Trying to fit into a family whose ways of being she struggled to conform to, and surviving the vicissitudes of her childhood became the “normal” for Tara. She recalls the dreaded time spent with Shawn who repeatedly abused her physically and emotionally, much like he treated other women in his life. One night when he hurt her, she felt nothing more than the inflicted physical pain and tried hard to convince herself that she was unaffected. Tara writes, “This moment would define my memory of that night, and of many nights like it, for a decade. In it I saw myself as unbreakable, as tender as stone. At first I merely believed this, until 1 day it became the truth. Then I was able to tell myself, without lying, that it didn't affect me, that he didn't affect me………I didn't understand how morbidly right I was. How I hollowed myself out….I had misunderstood the vital truth: That it is not affecting me, that was its effect.” Her endurance of continuous and severe injustice and hurt reflects how victims of abuse are conditioned to accept, rationalize, and normalize their experiences, consequently resulting in emotional numbing and greater fragility. Posttraumatic stress disorder is understood as a constellation of symptoms such as intrusive memories, flashbacks, autonomic arousal, negative alterations in cognition, and mood. Nosologically, emotional numbing is given lesser valence, whereas this construct represents a higher-order and more severe impact of the trauma, and has higher clinical relevance.

When Tara decided to end to her suffering and escape from the realities of her family life, she made an entry into formal education at the age of seventeen. She struggled through the initial years of college, endeavoring to expand and develop an independent world view, and despite the draw of her deep-rooted emotional ties with family. During a class on slavery, Tara discovered something elemental about her upbringing, herself, and her father: The power of tradition sculpted and transformed them into the individuals they were, the ones who retained and exercised power to brutalize and dehumanize others. She thought differently about her abusive brother, father, and conversations at home. The cognitive reconstruction of multigenerational ingrained culture is evident: She refers to Shawn calling her “Nigger.” “I could not have articulated this, not as I sweated through searing afternoons in the forklift. I did not have the language I have now. But I understood this one fact: That a thousand times I had been called Nigger, and laughed, now I could not laugh. The word and the way Shawn said it hadn't changed, only my ears were different.”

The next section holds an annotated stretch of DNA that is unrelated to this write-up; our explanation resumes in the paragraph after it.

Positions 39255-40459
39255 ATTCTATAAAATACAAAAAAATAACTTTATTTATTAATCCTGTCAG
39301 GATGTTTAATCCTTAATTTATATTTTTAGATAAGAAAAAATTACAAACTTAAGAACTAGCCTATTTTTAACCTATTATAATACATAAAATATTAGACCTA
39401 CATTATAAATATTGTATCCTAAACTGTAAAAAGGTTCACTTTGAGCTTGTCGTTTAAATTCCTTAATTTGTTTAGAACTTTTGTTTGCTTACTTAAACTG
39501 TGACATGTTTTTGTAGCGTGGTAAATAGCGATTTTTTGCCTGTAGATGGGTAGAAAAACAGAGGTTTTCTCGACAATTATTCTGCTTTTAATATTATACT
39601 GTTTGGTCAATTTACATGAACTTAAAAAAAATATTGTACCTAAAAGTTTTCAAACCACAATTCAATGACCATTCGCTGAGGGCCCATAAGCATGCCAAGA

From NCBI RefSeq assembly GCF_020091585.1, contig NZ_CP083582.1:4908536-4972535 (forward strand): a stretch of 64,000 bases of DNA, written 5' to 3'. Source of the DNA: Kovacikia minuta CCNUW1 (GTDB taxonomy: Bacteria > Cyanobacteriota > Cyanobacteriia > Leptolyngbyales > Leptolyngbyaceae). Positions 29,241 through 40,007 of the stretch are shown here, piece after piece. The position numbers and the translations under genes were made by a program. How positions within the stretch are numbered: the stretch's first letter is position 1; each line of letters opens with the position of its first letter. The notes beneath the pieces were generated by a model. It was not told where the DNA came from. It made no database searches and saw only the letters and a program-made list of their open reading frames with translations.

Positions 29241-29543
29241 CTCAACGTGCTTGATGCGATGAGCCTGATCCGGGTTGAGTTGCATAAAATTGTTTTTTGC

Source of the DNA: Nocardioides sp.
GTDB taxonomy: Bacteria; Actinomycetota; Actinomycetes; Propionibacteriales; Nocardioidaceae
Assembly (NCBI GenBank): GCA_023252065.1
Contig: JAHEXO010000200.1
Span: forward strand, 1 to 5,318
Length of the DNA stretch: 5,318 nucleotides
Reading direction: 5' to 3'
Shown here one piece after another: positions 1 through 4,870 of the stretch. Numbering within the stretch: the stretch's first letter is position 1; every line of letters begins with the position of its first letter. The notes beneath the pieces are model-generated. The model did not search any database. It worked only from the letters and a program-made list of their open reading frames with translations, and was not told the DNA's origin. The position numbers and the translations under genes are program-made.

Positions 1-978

Whenever she returned home, she had to face her father's pathology, Shawn's cruelty, and her mother's apathy toward it, all resulting in her interactions with her parents becoming increasingly perfunctory. When she tried to expose Shawn's reality, her family outrightly disbelieved and refuted her claims, and estranged her. A family's response to abuse disclosure plays a critical role in determining the depth of the impact of abuse. In the context of abuse, the responding person's attitude should be fundamentally one of “willing suspension of disbelief.” With her family's disbelief, Tara is victimized all over again. The meaning of her struggle shifts from enduring abuse with the problematic rationalization that “the defect is in herself,” to questioning her memories, experiences, sanity, and her past, all conditioned by her family interactions and their culture.

She returned home in a desperate attempt to reconnect to her family, only to find that they had denounced her. She went back to the university, confused and disconsolate. Tyler expressed his unequivocal support which helped her to gather the strength to plunge herself into her academic work. While academics were also a struggle, perhaps due to her unorthodox childhood experiences and lack of formal schooling, she made great strides, going from the Harvard to Cambridge University, including completing her doctoral studies.

As the author states in the introductory note, “This story is not about Mormonism. Neither is it about any other form of religious belief.” “Educated” is an intensely gripping, astonishingly moving, and above all, liberating tale, of the innumerable, and seemingly insurmountable battles that children fight–against childhood adversities, ranging from parental mental illness, pathologies resulting from sociocultural circumstances to abuse. These battles of childhood adversity continue into adulthood, as individuals are exposed to alternative world views and experiences–and try, against these new backdrops, to make sense of their past and forge ahead to develop a sense of identity and selfhood. While there is much literature on the custodial nature of child care institutions and the adverse developmental and psychological outcomes for children in residential care, the truth is that there are few institutions that are more custodial than dysfunctional families. Tara's transformative social education is thus not only inspirational but also poignantly insightful, as she finally learns to self-differentiate from her parents and choose her own path. The book reinforces the message that education offers much more than mere knowledge: It is about perceiving one's life differently, and the will to change it. As the author eloquently described it in the last lines of the book: “You could call this selfhood many things. Transformation. Metamorphosis. Falsity. Betrayal. I call it an education.”

Financial support and sponsorship

Nil.

Conflicts of interest

There are no conflicts of interest.